REVIEW: Willow: ‘Coping Mechanism’
It’s hard to believe that this is already Willow’s fifth album. The 21-year-old has hopped between genres (from R&B to folk to alt-rock) with reckless abandon, but never quite felt at home until last year’s Lately I Feel Everything: a promising – if somewhat derivative – record in which Willow takes her first tentative steps into the world of pop-punk.
On Coping Mechanism, Willow’s brand of pop-punk comes into its own – the success of her previous effort buoying a new-found sense of confidence that pervades the record from start to finish. Her noticeably matured voice soars above pummelling guitars and drums that fire off like cannon blasts for an exhilarating 29-minute auditory thrill-ride.
There’s still good variety across the album’s 11 tracks, however. There are guitar riffs and vocal performances on tracks such as opener ‘Maybe It’s My Fault’ and ‘Ur a Stranger’ that can be almost overwhelming in their ceaseless, dizzying intensity. Meanwhile the quieter, more contemplative ‘Split’ provides listeners with some much-needed breathing room, as Willow ruminates on a failed relationship over a simple, dreamlike instrumental.
Lyrically, Willow has stepped up her game too. Fuelled by the angst of growing up in an ever-more-uncertain world, she tackles topics such as trauma and queerness with unflinching conviction. A particular moment of catharsis comes on the closer ‘Batshit’, where she seems to reject her image and find the courage to step out into the world, unvarnished by these perceptions of herself: “Yeah you think I’m cool / Try batshit / Murdering my ego with a hatchet”. Elsewhere, the queer love anthem ‘Hover Like a Goddess’ shows a more tender side: “I wanna surf your waves to the shore / And find what lies deep inside / I’ll be the moon to your high tide”.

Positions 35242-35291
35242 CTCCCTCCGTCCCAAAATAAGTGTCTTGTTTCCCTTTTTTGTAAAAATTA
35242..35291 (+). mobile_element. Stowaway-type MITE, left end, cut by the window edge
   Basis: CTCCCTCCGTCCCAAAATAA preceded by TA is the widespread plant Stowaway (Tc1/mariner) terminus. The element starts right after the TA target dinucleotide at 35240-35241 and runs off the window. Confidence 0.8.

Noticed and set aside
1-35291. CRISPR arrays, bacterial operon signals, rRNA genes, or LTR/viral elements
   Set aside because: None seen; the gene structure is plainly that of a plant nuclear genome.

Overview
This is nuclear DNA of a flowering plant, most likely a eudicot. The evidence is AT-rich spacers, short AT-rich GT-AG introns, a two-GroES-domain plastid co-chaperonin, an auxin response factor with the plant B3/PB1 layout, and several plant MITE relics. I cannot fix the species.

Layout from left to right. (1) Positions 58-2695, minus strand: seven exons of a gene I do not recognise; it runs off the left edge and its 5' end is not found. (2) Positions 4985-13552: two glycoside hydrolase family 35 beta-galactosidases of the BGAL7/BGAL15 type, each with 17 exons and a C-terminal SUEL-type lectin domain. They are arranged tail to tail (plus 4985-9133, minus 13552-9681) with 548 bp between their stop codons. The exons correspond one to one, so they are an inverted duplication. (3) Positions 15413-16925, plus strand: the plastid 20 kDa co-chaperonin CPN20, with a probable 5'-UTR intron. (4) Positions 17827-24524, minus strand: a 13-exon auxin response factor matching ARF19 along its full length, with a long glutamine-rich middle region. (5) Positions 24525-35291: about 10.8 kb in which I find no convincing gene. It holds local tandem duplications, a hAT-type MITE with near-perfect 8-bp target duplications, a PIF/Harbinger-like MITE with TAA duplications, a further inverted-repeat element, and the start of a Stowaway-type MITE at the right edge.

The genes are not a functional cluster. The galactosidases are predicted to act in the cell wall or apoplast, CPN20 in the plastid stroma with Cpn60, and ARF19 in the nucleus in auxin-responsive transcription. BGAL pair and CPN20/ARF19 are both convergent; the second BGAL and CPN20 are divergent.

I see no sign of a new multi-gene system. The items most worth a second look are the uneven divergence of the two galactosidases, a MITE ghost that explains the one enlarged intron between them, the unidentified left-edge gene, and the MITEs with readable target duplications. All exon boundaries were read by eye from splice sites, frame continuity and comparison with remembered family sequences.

‘Perfectly Not Close To Me’, a collaboration with avant-garde pop artist Yves Tumor, initially came as a welcome surprise on the otherwise feature-barren tracklist, but unfortunately it ranks as one of the album’s weakest moments. At just a minute and 52 seconds long, it feels as if neither artist truly has the space to demonstrate their talent. Yves Tumor’s characteristic experimentation is in scant supply as they deliver unremarkable verses that feel as if they come from an entirely different song to Willow’s wild, screaming choruses.
Nevertheless, such missteps are rare during Coping Mechanism as a whole. Indeed, this is the sound of an artist truly flourishing after over a decade of genre-hopping uncertainty. At the start of Willow’s career, it would have been easy to dismiss her as a classic ‘nepotism baby’, riding the success of her parents to launch a mediocre music career.
As the years go by, though, it’s becoming increasingly clear that she is an electrifying talent in her own right.
Harry Featherston is a final-year English student and LSM’s Arts and Culture Editor. You can find him on Instagram here.